(By type of offences and type of service tribunal, for all service tribunals completed during the reporting year)
Decreasing

Timeliness of process is important to an effective, efficient, and legitimate military justice system. Accused have a constitutional right to be tried in a reasonable amount of time.

ST must commence within 1 year of date of alleged offence (unless limitation period waiver by accused).

CMs have been found to be subject to the SCC decision in Jordan and are subject to a presumptive ceiling of 18 months from the date of charge to the actual/anticipated end of the trial.

This indicator examines the efficiency, effectiveness, and legitimacy of the MJS by measuring the timeliness with which cases are processed through the system.

c. Percent change in average amount of time (in days) between charges being laid and case final resolution compared to previous year
(By type of offences and type of service tribunal)
N/A
d. Average age of all pending cases within the MJS on 31 March each year
(in days, from date of charge)
Decreasing
e. Percent change in the average age of all pending cases compared to previous year N/A
f. Percent of cases in which one or more time standards is not met Decreasing
10. Pre-trial detention
(JAIMS)
a. Number of pre-trial detention periods exceeding 5 daysFootnote 12 N/A This indicator points to legitimacy (and fairness) issues, particularly if one relates this indicator to the one on delays (age of case).
11. Early resolution of cases
(JAIMS)
a. Percentage of cases in which a guilty plea to all charges is entered before a Court Martial N/A This indicator examines the system’s ability to identify the people responsible for service offences, gather sufficient evidence to support a reasonable prospect of conviction at CM, and process the case for adjudication in a timely manner. This indicator also provides information on the “quality of the decisions” to prosecute (efficiency), as well as whether the decisions are legitimate.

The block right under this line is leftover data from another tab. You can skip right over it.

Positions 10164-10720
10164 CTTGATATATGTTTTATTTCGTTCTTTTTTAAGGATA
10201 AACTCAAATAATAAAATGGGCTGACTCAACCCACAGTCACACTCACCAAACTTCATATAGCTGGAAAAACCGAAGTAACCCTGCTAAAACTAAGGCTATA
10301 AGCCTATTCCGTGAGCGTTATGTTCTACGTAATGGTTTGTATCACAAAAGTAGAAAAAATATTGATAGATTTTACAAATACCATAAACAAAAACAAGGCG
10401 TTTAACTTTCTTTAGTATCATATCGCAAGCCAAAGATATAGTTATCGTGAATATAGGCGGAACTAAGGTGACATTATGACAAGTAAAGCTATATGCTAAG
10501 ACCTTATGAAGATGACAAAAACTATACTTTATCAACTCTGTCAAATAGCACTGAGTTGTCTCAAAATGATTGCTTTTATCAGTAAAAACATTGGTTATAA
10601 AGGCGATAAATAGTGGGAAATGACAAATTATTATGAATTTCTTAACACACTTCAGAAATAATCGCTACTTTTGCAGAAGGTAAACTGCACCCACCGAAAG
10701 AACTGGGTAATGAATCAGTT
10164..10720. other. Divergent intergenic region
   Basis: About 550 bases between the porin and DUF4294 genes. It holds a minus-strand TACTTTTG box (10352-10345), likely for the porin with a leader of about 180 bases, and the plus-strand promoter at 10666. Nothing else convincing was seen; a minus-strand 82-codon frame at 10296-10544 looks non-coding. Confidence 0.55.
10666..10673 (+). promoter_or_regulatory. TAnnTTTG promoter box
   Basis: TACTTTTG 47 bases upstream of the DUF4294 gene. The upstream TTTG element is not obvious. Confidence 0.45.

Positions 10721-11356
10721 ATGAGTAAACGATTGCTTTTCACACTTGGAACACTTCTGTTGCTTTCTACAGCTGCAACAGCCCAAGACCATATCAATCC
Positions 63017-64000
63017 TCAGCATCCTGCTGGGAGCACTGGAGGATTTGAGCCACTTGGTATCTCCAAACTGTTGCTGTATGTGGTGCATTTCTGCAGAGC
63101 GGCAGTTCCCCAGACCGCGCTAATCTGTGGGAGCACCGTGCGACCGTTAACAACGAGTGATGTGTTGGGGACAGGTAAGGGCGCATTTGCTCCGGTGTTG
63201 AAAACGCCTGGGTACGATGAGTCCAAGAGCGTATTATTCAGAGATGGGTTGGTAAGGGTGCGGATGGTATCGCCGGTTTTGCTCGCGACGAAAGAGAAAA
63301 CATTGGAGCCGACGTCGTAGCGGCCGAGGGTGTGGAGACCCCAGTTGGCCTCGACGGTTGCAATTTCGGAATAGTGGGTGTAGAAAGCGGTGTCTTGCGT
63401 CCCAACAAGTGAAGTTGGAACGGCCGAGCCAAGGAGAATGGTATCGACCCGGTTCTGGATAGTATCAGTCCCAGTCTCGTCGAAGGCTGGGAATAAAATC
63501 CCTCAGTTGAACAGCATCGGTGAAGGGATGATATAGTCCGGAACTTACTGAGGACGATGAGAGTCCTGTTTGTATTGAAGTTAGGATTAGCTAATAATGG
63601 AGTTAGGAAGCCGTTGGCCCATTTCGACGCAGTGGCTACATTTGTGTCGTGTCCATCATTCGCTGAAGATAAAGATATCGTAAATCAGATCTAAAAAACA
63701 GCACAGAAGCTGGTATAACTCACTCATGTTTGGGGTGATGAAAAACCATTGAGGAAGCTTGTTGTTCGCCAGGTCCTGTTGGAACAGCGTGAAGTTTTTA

b. Percentage of cases in which prosecutor decides not to proceed (withdraw) with all charges(s) preferred by DMP N/A This indicator helps understand the appropriateness of charging decisions and provides insight into potential over-charging. It also provides a measure of the practice of plea bargaining in the MJS and provides insight into the effectiveness of the early resolution process.

12. Outcomes of proceedings
(JAIMS)

a. Percentage of convictions at ST
(finding of guilt on one or more charge(s), or acquittal on all charges)
N/A This indicator provides information on the “quality of the decisions” to charge and prosecute (efficiency), as well as whether the decisions are legitimate.
b. Percentage of convictions at CM
(finding of guilt on one or more charge(s), or acquittal on all charges)